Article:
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I'm backing this because the kobolds look more like Scottish terriers!
$100 level has 40+ miniatures and FREE USA shipping!
RBJ Game Company has created 18 KS projects, mostly miniatures. Let me know your experience with them if you backed before.
I'm a little late in posting these, but this year I made a concentrated effort to try to paint orcs and only orcs for October, both to participate in the loose ceremony of "Orctober" and because I really need to finally paint some Orcs for the table. I started out trying some contrast paint for the first time and I didn't really like how the skin tone came out on the first model so I started experimenting. I tried many combinations of basecoat colors, thinning the contrast paint, inks, highlighting and glazing, and different washes. Not all of these even look that different, but I enjoy the subtle variations going on in the theory that, like humans, not all orcs are going to look exactly the same. It was fun experimenting, and I'm looking forward to painting the rest of the Orc crew next year.
Individual pics with the different skin tone recipes I tried below:
By Rob Dean
After a hiatus of several weeks, I cleared my desk of work-at-home gear and set up a painting station yesterday, since I had a day off.
After pouring a libation to Muses, I found that Calliope had apparently drawn my assignment for the day. (She and Clio seem to trade off...) I was inspired to work on my ongoing project to play a game with all-new panemic-era material. I have posted two previous topics about this project, here and here. The basic idea is that my brother and I obtained Osprey Games’ new mas batle rules Oathmark this summer, and he decided it would be a good time to learn how to use a small batch of Prince August molds I gave him before going into mold making and casting his own sculpts. I decided to keep him company, and therefore went to my mold library and withdrew the first series of Prince August molds, catalog numbers 651 through 671, which make old school “true 25mm” figures. Over the course of a couple of weeks and several casting sessions, I added the necessary vents and tried all 21 of the molds using a lead-free “Britannia metal” alloy (basically 92% tin, with the balance antimony) obtained from the Nathan Trotter company ( purveyors of tin alloys since 1789 ). This worked pretty well, and has resulted in some of the best castings I’ve gotten from these molds.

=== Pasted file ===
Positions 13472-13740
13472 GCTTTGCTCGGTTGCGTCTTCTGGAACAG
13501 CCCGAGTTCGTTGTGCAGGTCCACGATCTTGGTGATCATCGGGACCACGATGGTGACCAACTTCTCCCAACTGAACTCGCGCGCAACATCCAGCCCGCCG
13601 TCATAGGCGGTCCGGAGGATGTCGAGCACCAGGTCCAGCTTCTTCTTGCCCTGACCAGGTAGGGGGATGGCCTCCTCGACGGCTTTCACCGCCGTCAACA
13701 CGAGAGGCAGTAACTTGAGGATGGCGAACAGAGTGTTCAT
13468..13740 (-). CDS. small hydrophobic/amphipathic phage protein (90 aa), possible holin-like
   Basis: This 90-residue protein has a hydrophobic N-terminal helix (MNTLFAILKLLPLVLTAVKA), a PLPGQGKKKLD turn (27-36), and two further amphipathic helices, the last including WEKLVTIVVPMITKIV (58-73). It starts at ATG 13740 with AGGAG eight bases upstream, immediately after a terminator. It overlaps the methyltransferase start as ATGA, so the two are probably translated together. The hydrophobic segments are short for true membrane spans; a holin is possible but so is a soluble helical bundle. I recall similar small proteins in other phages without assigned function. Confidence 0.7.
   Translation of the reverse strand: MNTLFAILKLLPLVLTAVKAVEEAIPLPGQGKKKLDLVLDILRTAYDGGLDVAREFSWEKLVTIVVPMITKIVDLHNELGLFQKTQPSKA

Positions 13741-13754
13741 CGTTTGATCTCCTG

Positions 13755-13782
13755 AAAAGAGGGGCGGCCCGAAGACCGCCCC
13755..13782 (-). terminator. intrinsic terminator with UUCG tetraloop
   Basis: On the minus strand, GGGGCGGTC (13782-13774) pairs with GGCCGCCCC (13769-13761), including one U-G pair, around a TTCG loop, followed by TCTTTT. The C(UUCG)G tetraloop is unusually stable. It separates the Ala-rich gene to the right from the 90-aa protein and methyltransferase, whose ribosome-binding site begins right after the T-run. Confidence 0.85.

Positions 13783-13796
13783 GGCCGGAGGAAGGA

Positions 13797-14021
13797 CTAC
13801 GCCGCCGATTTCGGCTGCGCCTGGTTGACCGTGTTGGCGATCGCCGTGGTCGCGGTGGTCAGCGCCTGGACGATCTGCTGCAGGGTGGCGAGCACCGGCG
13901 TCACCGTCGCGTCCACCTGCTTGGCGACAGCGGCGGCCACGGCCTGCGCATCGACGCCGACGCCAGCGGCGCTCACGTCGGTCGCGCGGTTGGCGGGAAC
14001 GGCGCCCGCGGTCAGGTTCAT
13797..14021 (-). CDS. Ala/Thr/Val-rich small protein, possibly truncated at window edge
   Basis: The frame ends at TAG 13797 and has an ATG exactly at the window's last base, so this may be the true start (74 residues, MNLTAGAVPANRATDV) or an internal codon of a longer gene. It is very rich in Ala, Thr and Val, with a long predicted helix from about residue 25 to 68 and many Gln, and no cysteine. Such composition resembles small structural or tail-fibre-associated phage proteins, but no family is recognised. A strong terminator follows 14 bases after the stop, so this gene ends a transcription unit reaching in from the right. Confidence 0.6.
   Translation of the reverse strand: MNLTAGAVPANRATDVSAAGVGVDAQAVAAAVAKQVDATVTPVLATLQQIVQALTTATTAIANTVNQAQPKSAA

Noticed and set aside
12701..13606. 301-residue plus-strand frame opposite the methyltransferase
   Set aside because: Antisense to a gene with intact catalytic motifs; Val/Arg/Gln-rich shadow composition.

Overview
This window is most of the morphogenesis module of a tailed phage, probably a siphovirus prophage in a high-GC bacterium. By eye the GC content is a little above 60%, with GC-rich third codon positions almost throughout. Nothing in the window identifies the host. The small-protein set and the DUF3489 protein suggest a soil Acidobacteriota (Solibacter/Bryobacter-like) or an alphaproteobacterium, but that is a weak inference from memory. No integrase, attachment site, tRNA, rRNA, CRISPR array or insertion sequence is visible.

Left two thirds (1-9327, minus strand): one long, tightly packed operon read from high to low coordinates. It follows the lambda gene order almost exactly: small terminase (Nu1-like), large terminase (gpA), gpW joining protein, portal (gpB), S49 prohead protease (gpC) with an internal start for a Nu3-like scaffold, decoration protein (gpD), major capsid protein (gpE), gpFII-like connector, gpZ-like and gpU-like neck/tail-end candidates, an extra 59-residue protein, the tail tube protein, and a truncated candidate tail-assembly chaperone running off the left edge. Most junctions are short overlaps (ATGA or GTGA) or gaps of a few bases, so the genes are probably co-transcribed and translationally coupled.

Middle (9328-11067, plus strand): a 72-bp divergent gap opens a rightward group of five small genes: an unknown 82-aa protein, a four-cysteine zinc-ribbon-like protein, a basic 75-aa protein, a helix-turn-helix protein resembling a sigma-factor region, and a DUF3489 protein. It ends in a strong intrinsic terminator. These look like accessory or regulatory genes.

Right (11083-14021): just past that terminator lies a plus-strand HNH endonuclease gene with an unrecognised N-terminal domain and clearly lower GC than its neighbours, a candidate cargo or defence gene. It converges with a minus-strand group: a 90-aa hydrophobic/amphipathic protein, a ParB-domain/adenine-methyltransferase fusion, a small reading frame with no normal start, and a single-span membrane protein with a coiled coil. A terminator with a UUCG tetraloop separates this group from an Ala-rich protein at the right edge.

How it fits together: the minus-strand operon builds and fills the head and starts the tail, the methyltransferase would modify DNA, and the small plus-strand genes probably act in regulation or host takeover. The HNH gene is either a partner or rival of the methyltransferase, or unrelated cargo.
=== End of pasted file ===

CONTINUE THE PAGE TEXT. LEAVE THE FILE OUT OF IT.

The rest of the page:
In the two topics previosuly linked, I had painted 8 humans, which is probably enough to provide a basic war band for Song of Blades and Heroes, although still quite a way from being the epic mass battle force wanted for Oathmark. A couple of weeks ago, I cleaned up and primed a dozen or so trolls, goblins, hobgoblins, and orcs from the casting sessions, so that I could get a game on the table sooner rather than later. Yesterday, I finally sat down and started painting. The first figures done turned out to be two copies each of the three figures produced by mold #656, “Troll and Goblins”.
As you can see by the presence of Sir Forscale, the goblins are very petite by modern standards. Most of my orcs etc. are green, but I decided to shake that up a bit. My son has been painting his Reaper Bones orcs gray, but I decided to go with a yellow/brown, and did mine with a Reaper khaki triad. The trolls are done with the Reaper olive drab triad, which is my usual orc green.
As is typical of the Prince August molds, there is not a lot of extra detail on these guys, so between that and the size, they didn’t take very long to do.
Five or six more to go, and then I hope to have a skirmish game (probably solo).
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